A robust and joined-up IT system across the NHS needs to be prioritised before a technological ‘revolution’ in patient care can truly happen, the Royal College of GPs has said in its new ‘tech manifesto’ released this week.
It is estimated that up to 80% of GP practices could soon be using outdated IT systems that are not suitable for the demands of future care – with some practices still reliant on old fashioned fax machines that Health and Social Care Secretary for England Matt Hancock has said he wants to outlaw.
The manifesto recognises the exciting potential of genomics, AI, digital medicine and robotics to potentially revolutionise patient care and improve patient safety.
But the College says that widespread improvement will only be possible once robust, secure IT systems are in place for all GP practices and all areas of the NHS have access to computer networks which seamlessly link up the patient journey.
It wants all GP practices to have:
- modern, digitally-enabled premises with fully interoperable IT systems
- access to secure high-speed broadband facilities; and
- access to a single shared electronic patient record which documents patient interactions throughout the NHS.
The UK currently lags behind its European neighbours, such as Finland and Estonia, that have already implemented a shared electronic patient record in their health systems.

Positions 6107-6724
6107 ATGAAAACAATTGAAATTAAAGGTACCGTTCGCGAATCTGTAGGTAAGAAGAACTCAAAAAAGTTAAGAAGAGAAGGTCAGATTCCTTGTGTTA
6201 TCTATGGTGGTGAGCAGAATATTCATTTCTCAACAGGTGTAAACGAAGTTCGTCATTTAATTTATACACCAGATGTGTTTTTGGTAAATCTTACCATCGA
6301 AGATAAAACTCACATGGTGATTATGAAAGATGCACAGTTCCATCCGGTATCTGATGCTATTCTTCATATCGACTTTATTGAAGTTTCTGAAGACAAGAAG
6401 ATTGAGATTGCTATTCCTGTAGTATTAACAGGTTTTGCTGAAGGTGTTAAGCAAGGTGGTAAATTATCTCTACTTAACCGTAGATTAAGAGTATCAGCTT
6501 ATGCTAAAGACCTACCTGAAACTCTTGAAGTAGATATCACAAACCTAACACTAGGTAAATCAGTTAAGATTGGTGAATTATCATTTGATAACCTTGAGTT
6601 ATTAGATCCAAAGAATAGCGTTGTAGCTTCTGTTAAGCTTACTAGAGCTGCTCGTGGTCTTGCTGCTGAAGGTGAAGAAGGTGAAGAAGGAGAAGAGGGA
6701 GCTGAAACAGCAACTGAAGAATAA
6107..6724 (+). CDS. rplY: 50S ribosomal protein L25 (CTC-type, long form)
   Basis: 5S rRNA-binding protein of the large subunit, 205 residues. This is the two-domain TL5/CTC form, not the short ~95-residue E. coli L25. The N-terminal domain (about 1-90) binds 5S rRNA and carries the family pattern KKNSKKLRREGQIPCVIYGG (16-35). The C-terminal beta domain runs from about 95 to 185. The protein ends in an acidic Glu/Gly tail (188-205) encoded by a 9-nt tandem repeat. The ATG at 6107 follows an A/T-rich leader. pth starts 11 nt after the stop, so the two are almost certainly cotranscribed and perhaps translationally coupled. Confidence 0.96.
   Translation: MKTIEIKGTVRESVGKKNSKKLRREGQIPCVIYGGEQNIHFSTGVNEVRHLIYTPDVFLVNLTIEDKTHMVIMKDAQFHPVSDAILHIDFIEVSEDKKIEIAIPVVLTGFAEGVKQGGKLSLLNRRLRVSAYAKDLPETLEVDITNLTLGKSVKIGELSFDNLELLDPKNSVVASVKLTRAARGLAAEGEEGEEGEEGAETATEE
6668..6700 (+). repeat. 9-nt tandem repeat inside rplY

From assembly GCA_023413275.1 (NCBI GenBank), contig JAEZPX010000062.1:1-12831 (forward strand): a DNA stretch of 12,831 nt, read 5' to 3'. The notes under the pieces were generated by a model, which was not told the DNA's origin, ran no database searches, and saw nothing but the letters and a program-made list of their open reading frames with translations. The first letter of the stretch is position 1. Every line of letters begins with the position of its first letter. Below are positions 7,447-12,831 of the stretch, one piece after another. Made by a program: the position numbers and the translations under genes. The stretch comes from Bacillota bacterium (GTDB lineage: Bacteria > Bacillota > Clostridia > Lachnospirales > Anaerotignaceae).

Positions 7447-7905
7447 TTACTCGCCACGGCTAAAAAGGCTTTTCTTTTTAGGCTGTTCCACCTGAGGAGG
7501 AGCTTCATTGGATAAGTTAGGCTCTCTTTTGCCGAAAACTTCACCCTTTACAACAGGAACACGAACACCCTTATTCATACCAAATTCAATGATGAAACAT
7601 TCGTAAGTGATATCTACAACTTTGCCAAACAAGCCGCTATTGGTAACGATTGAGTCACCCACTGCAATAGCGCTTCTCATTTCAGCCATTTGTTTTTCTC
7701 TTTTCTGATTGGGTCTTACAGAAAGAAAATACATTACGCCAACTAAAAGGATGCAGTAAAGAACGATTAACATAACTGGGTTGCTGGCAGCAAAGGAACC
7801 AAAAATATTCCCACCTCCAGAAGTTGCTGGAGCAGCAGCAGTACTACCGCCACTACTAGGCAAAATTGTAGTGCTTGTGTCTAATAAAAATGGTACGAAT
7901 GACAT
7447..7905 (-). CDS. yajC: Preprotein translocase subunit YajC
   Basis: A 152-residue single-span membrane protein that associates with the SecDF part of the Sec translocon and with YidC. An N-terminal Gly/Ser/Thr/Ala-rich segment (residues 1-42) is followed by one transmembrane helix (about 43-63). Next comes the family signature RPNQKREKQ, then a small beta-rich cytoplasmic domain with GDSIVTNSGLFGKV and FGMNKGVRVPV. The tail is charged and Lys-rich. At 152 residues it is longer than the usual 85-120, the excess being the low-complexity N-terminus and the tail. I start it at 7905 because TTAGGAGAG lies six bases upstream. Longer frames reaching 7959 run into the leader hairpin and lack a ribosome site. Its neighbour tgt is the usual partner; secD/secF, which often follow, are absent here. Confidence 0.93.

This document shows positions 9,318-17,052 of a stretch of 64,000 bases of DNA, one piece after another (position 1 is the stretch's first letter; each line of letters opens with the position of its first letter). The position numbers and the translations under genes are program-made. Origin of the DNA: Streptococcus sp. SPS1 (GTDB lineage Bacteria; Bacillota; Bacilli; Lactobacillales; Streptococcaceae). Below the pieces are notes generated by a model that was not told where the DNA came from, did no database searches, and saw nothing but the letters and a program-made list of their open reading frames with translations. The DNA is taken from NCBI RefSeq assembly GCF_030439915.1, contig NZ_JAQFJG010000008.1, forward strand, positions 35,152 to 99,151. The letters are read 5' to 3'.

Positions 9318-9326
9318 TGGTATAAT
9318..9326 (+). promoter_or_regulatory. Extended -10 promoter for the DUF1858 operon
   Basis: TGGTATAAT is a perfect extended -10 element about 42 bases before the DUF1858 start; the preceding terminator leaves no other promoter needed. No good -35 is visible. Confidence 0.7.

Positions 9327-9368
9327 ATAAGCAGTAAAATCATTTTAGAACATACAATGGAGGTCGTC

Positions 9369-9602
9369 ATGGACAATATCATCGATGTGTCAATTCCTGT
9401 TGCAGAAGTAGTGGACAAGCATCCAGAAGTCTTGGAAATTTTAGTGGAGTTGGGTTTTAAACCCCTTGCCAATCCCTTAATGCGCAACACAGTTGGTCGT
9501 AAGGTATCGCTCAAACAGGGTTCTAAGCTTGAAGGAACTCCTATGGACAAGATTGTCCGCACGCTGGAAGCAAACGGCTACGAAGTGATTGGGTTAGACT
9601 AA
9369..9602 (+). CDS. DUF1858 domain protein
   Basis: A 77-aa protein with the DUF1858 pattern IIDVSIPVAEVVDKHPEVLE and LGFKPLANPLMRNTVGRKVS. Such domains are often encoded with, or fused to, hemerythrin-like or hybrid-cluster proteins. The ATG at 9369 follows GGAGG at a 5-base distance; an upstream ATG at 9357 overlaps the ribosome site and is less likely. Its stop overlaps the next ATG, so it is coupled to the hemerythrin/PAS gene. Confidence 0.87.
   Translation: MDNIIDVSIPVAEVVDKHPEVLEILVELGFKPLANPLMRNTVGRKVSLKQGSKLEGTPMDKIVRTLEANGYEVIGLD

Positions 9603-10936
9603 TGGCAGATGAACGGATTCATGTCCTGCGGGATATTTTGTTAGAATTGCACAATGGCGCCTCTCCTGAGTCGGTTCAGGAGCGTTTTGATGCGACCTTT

The RCGP manifesto explores how innovation can benefit GPs and patients by helping to reduce the ever-escalating workload of family doctors across the UK, and demonstrates how GPs are ready to embrace the changes needed to be at the forefront of innovation.
Professor Helen Stokes-Lampard, Chair of the Royal College of GPs, said: “GPs have always embraced new technology. General practice was the first NHS sector to have electronic prescribing and electronic patient records so we know how beneficial new technology can be and we recognise its huge potential to help our patients.”
“GPs want the latest, cutting-edge tech at our disposal but we need the basics to work first. That means everything from making sure that our computers don’t crash while issuing a prescription, to making sure our systems talk to those in all hospitals so that we can improve the care and experience that our patients receive throughout the NHS.”
“We want the NHS to be a world leader in technology, and we are ready for a new wave of exciting opportunities which have the potential to revolutionise patient care, but a lot of work is needed before that can happen, and we need to ensure sure that these opportunities are embraced safely and sustainably with GPs at the centre of changes.”